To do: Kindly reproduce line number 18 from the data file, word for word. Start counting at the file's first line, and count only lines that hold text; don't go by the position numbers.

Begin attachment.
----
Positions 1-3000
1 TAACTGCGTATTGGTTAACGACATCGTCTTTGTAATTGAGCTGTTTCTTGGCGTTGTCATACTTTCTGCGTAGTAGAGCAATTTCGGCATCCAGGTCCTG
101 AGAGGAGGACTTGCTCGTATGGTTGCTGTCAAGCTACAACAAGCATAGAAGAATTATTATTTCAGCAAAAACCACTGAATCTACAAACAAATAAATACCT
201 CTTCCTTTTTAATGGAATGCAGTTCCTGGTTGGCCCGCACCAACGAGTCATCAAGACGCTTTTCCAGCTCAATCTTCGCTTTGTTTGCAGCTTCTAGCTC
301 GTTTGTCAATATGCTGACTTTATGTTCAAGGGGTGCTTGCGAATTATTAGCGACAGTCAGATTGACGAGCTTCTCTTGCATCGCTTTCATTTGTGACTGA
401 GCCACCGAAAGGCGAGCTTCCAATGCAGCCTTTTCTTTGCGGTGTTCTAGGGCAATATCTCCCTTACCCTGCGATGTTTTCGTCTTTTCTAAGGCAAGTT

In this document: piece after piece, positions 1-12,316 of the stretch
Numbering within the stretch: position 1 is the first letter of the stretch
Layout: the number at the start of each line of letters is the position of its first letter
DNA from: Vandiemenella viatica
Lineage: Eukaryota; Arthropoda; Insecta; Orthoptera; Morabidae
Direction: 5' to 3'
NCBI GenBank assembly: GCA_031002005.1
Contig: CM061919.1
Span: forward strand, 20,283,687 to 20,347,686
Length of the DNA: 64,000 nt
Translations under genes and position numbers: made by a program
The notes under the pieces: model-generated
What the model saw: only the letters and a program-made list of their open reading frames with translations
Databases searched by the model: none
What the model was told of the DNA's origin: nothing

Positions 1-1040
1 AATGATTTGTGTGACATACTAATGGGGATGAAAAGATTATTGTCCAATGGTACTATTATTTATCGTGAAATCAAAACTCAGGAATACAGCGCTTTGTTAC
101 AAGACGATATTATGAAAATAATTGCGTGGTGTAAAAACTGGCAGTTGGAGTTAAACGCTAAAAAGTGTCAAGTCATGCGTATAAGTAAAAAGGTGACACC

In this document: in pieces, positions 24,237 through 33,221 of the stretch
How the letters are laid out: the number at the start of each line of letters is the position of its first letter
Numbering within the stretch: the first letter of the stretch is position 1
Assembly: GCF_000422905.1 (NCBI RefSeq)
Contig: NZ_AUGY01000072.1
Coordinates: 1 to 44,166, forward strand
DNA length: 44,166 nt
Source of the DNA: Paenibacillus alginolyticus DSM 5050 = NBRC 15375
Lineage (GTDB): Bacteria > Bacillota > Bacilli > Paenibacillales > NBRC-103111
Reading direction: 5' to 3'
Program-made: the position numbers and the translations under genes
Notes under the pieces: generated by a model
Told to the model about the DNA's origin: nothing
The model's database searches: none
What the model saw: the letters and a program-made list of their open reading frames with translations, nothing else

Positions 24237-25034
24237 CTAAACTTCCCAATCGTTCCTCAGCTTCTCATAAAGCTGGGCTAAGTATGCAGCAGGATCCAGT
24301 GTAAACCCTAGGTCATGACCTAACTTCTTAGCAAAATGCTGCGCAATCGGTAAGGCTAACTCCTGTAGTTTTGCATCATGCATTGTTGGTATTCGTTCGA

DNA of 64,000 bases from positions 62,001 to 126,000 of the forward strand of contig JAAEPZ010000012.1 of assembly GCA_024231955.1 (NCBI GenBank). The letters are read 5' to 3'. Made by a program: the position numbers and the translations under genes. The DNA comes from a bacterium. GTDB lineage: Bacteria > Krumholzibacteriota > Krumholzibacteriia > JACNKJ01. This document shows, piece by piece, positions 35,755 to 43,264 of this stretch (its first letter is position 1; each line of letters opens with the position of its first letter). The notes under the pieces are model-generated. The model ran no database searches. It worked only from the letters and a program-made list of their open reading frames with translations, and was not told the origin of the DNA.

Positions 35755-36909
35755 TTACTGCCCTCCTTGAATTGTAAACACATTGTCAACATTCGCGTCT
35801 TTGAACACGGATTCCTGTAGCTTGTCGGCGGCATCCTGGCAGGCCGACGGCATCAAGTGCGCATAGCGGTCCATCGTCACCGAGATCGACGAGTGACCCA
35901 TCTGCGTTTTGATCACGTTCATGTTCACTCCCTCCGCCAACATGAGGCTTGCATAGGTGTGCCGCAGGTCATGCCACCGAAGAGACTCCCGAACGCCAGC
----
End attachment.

The notes under the pieces: model-generated